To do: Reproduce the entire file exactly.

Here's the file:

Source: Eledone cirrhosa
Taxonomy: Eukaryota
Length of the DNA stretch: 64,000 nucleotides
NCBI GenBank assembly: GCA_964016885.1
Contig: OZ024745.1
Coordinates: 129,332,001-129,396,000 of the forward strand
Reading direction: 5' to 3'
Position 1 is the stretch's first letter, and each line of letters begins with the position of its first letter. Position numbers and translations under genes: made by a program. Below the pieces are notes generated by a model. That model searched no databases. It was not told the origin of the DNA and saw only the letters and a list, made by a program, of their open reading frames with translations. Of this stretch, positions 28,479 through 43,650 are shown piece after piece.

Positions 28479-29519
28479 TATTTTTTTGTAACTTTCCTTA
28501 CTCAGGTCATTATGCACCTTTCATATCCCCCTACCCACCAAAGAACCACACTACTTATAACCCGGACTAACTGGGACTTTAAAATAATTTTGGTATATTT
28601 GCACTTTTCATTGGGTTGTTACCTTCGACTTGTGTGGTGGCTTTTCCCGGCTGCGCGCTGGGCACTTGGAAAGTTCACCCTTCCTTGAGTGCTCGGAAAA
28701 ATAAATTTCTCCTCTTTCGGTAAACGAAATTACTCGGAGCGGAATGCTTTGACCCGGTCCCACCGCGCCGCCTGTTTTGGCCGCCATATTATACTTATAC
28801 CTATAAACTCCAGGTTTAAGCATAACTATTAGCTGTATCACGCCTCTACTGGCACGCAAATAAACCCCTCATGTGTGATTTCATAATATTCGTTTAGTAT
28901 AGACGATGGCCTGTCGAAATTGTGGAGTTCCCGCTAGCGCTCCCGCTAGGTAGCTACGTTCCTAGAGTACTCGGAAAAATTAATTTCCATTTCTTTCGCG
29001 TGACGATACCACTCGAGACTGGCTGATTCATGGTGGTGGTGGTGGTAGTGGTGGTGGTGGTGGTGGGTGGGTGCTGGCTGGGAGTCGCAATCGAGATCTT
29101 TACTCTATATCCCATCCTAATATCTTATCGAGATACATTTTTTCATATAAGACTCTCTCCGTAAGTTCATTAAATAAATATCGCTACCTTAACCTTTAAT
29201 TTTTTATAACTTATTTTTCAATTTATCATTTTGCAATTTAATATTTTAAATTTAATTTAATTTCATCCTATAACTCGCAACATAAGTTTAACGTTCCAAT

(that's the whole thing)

Source: Eledone cirrhosa
Taxonomy: Eukaryota
Length of the DNA stretch: 64,000 nucleotides
NCBI GenBank assembly: GCA_964016885.1
Contig: OZ024745.1
Coordinates: 129,332,001-129,396,000 of the forward strand
Reading direction: 5' to 3'
Position 1 is the stretch's first letter, and each line of letters begins with the position of its first letter. Position numbers and translations under genes: made by a program. Below the pieces are notes generated by a model. That model searched no databases. It was not told the origin of the DNA and saw only the letters and a list, made by a program, of their open reading frames with translations. Of this stretch, positions 28,479 through 43,650 are shown piece after piece.

Positions 28479-29519
28479 TATTTTTTTGTAACTTTCCTTA
28501 CTCAGGTCATTATGCACCTTTCATATCCCCCTACCCACCAAAGAACCACACTACTTATAACCCGGACTAACTGGGACTTTAAAATAATTTTGGTATATTT
28601 GCACTTTTCATTGGGTTGTTACCTTCGACTTGTGTGGTGGCTTTTCCCGGCTGCGCGCTGGGCACTTGGAAAGTTCACCCTTCCTTGAGTGCTCGGAAAA
28701 ATAAATTTCTCCTCTTTCGGTAAACGAAATTACTCGGAGCGGAATGCTTTGACCCGGTCCCACCGCGCCGCCTGTTTTGGCCGCCATATTATACTTATAC
28801 CTATAAACTCCAGGTTTAAGCATAACTATTAGCTGTATCACGCCTCTACTGGCACGCAAATAAACCCCTCATGTGTGATTTCATAATATTCGTTTAGTAT
28901 AGACGATGGCCTGTCGAAATTGTGGAGTTCCCGCTAGCGCTCCCGCTAGGTAGCTACGTTCCTAGAGTACTCGGAAAAATTAATTTCCATTTCTTTCGCG
29001 TGACGATACCACTCGAGACTGGCTGATTCATGGTGGTGGTGGTGGTAGTGGTGGTGGTGGTGGTGGGTGGGTGCTGGCTGGGAGTCGCAATCGAGATCTT
29101 TACTCTATATCCCATCCTAATATCTTATCGAGATACATTTTTTCATATAAGACTCTCTCCGTAAGTTCATTAAATAAATATCGCTACCTTAACCTTTAAT
29201 TTTTTATAACTTATTTTTCAATTTATCATTTTGCAATTTAATATTTTAAATTTAATTTAATTTCATCCTATAACTCGCAACATAAGTTTAACGTTCCAAT